Is Your Business Model NDIS Ready?
If you want to change the world, change the metaphor – Joseph Campbell
The National Disability Insurance Scheme (NDIS) in Australia is a phase change for the sector. Just like a phase transition in physics (like ice to water to vapour); this kind of change will require a huge amount of energy and result in very a different business context after the change.
Is your business model ready for the change?
A business model tells a story about how you create, deliver and capture value. Most organisations affected by the NDIS were designed to run with the government as their main customer; receiving block funding to support their operations. After the change, customer insight will become paramount, as firms will be increasingly judged based on their value proposition. This will drive firms to innovate and develop new ways to creation, delivery and capture value.
Maintaining and building quality service while managing cost is challenging – particularly in the delivery of human services provided in highly regulated environment. The potential volume of ‘sale’ and point of difference are two factors that service providers are grappling with to decide if they have viable proposition going forward.
- Fiona Kelly, GM, UCWB (Business Models Inc AUS-NZ Client)
The introduction of the NDIS also presents a new challenge for the community services sector, which has been plagued by ad hoc collaboration, duplication of effort and service overlap – driving cannibalistic competition. As identified in an IBISWorld Industry Report (Q8700 – Community Services in Australia, February 2015 | Arna Richardson), the industry currently spends upwards of 58% of annual revenue on wages – as new roles and capabilities are required, controlling costs and identifying the value drivers for businesses will be critical to transition survival and future success.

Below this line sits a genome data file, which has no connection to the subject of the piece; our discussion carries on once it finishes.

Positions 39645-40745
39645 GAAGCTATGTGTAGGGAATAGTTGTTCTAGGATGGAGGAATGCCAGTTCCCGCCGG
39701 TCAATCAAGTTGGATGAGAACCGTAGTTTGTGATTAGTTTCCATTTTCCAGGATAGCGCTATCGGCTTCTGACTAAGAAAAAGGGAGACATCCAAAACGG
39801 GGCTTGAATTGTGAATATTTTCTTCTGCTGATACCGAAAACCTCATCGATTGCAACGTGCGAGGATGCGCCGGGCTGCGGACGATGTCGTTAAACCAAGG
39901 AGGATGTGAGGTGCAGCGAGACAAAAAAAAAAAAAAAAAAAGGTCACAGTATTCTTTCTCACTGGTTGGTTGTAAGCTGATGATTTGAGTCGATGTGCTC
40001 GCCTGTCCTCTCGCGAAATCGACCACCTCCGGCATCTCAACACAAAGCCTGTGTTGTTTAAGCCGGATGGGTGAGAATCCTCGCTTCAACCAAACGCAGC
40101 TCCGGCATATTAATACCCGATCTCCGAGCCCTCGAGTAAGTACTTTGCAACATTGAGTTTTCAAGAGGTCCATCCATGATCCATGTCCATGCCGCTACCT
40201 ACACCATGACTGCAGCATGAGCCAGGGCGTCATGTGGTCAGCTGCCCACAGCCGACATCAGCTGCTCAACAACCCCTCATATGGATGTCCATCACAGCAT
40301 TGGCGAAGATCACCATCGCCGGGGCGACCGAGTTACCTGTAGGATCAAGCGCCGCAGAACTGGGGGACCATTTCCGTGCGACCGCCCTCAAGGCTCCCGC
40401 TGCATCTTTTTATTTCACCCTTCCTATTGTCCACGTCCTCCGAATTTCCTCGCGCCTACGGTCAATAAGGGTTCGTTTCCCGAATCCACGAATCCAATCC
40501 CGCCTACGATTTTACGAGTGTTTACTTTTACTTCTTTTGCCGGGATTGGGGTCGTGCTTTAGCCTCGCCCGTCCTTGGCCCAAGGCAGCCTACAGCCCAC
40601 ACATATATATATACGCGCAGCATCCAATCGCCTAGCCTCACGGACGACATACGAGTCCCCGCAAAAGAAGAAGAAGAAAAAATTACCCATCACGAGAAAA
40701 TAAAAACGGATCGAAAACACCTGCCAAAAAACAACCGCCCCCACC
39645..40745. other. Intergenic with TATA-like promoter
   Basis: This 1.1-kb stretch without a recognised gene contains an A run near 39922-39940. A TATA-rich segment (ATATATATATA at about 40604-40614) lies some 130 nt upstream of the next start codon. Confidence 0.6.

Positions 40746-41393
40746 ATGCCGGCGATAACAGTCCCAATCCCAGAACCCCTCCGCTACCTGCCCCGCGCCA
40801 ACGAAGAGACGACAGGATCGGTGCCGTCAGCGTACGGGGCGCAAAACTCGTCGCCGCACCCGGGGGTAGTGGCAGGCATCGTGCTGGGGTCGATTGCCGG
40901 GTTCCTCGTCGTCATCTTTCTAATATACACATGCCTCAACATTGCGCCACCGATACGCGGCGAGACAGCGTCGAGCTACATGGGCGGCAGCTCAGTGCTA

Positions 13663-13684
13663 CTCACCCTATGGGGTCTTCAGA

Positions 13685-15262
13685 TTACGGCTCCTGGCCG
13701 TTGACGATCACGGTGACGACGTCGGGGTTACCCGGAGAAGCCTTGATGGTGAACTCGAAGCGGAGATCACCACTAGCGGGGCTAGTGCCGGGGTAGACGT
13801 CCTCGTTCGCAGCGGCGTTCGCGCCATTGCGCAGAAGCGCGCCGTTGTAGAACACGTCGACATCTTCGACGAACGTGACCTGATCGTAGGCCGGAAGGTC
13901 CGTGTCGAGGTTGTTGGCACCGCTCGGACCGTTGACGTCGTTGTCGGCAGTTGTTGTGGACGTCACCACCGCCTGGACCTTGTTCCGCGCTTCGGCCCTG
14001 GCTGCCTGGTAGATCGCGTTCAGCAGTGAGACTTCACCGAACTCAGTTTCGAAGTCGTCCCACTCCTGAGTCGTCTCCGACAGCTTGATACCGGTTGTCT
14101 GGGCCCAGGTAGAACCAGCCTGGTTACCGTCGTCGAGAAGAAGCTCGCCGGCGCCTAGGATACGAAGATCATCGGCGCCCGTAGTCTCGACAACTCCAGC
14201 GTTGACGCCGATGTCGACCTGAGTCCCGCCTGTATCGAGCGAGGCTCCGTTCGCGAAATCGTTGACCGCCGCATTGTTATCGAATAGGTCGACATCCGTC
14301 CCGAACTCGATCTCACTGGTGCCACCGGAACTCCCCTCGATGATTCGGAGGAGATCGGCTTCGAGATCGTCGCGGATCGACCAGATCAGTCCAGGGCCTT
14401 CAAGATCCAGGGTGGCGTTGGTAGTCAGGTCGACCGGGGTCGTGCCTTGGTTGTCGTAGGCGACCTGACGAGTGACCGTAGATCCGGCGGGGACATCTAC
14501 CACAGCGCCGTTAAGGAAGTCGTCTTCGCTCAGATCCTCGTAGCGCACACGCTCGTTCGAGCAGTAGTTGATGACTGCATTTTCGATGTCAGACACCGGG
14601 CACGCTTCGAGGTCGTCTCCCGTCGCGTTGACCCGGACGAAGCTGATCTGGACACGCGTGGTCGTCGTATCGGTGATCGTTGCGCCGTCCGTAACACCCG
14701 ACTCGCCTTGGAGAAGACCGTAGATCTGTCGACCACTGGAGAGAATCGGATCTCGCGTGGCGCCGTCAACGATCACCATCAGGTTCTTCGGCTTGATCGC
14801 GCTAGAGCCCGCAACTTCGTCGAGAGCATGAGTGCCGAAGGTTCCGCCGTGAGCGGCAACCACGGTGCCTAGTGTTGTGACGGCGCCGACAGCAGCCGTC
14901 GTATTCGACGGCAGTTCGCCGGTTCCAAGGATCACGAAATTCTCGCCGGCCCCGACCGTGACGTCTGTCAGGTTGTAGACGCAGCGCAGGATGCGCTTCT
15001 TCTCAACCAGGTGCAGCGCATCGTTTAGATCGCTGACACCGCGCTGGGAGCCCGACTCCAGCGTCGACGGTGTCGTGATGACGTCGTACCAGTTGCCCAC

To be truly ready – we believe your business must be able to confidently answer the following questions:
- Do we have accurate and up-to-date information about our customer segments, the ‘jobs’ they need done, and the obstacles that stand in their way?
- What is our business context, and what are key drivers of change or uncertainties that will affect our chances of success?
- Have we ‘pressure tested’ our business model, to validate our assumptions about the resources we will need, and the business activities we may have to redesign?
- Do we have partnerships and collaborative relationships in place with complementary service providers to ensure our service is maximally optimised for efficiency?
These are significant changes that will prompt businesses to better understand their customer’s journey, create new value and develop business models that improve people’s lives and contribute to a healthy future. For others, it could be the beginning of the end.